Before the hearing, PG&E  filed more than two dozen other motions and documents with the bankruptcy court, including one asking the court to let it keep paying its employees’ wages and benefits for the next 30 days. The company estimates that it will need $61 million for wages and $72 million for benefit payments over the next month.

It also requested $130 million to be paid out to about 14,000 employees in special bonuses for fiscal year 2018. The bonuses are intended to reward managers who prioritize safety, help customers, among other things. The average bonus was $13,000.

The company is also asking the court to reject a ruling by federal energy regulators that would force them to keep paying renewable energy suppliers the same rates negotiated before the bankruptcy filing. Montali said all of those motions will be considered at Thursday's hearing.

PG&E is pledging to not just keep the lights on but is also asking the court to allow it to continue customer programs that help promote clean energy and support low-income customers.

Hearing the 'calls for change'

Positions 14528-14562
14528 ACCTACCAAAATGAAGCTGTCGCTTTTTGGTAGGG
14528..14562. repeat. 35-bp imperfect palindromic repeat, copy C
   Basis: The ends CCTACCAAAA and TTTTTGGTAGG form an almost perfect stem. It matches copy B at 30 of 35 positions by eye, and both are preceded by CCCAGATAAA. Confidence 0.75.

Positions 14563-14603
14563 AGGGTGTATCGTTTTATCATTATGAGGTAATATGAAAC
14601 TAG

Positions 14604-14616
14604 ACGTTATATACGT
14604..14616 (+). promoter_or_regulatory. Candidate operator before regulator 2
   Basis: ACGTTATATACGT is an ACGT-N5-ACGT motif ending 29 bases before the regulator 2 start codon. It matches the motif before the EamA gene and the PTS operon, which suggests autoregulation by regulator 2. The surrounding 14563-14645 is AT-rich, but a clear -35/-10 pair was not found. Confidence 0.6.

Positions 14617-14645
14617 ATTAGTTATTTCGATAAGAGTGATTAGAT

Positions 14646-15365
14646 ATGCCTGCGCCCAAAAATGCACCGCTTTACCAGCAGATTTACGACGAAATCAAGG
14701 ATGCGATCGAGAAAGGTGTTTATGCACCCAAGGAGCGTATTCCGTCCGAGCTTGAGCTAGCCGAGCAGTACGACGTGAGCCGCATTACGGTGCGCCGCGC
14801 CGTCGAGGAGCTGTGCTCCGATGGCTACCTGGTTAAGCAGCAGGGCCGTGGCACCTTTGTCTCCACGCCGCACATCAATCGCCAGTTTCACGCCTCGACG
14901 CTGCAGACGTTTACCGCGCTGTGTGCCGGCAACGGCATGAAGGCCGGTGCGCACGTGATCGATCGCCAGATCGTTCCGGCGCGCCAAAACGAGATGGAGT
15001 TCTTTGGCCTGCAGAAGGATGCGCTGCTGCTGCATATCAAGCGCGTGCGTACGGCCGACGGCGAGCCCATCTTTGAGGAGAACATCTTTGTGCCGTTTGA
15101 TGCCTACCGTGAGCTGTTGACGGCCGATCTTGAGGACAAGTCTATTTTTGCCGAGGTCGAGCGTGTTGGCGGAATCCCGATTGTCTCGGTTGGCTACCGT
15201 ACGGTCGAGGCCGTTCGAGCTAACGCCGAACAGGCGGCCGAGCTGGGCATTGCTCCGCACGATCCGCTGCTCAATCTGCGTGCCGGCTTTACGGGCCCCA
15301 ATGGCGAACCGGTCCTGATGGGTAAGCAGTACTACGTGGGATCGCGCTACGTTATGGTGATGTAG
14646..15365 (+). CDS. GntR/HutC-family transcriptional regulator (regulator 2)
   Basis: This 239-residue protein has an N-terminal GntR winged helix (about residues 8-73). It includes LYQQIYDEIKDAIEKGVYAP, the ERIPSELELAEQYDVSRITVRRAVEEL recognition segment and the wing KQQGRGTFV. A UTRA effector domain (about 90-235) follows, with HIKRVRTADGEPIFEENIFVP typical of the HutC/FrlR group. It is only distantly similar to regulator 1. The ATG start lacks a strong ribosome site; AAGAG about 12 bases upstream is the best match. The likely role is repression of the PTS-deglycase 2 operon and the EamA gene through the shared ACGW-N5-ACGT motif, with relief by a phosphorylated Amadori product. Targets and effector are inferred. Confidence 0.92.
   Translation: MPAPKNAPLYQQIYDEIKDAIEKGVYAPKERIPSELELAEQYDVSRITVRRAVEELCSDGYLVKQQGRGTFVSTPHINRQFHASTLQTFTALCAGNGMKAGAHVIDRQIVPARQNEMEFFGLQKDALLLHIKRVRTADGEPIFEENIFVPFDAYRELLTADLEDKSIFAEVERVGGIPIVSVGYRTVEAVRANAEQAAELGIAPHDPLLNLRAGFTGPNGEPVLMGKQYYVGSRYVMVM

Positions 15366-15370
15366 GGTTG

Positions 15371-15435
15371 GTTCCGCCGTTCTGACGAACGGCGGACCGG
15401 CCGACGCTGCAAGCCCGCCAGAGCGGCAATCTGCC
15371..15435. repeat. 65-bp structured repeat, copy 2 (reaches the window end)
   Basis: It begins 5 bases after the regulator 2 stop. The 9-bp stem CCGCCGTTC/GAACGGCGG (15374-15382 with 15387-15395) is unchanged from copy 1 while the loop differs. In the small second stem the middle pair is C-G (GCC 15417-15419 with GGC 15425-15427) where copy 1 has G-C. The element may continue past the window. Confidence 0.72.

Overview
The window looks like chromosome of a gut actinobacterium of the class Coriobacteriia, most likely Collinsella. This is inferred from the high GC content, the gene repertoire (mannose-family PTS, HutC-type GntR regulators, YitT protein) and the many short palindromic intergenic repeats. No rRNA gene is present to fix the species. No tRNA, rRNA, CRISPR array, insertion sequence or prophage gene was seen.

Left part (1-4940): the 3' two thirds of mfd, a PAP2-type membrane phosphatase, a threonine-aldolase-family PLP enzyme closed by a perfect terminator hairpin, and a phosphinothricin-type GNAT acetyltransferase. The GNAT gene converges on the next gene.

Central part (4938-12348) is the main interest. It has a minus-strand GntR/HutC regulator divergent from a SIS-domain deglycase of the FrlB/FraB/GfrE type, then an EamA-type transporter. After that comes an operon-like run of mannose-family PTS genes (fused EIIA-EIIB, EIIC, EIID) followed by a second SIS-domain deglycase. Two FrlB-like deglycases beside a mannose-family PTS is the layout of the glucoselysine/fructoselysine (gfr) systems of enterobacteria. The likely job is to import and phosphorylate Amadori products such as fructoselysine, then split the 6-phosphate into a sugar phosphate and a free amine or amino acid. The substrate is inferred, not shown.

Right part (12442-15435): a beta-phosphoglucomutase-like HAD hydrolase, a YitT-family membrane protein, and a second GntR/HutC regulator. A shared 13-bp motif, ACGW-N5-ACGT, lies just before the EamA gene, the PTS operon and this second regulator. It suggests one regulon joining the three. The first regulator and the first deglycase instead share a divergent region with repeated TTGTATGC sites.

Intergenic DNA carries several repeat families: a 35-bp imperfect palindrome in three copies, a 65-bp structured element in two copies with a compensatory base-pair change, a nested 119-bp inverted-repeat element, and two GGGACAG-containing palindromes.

In a written statement, interim PG&E CEO John Simon said the company will continue to focus on wildfire safety, adding that leaders there have "heard the calls for change" and are committed to emerging from bankruptcy with an "energy system our customers want and deserve."

"Throughout this process, we are fully committed to enhancing our wildfire safety efforts, as well as helping restoration and rebuilding efforts across the communities impacted by the devastating Northern California wildfires," Simon said. "We also intend to work together with our customers, employees and other stakeholders to create a more sustainable foundation for the delivery of safe, reliable and affordable service in the years ahead."

When it announced its intention on Jan. 14 to file for bankruptcy protection, the state's biggest utility said two years of horrendously costly wildfires had created such a massive potential debt that it needed a bankruptcy court to help restructure the company for its future viability.

The bulk of that feared debt could come in the form of damage awards and settlements with the 6,000-plus plaintiffs who have filed suit against the company so far after the two seasons of fires.

PG&E's view remained unchanged despite last week's finding that the company's equipment was not responsible for the Tubbs Fire — the October 2017 blaze that killed 22 people and destroyed about 5,000 homes in Sonoma County.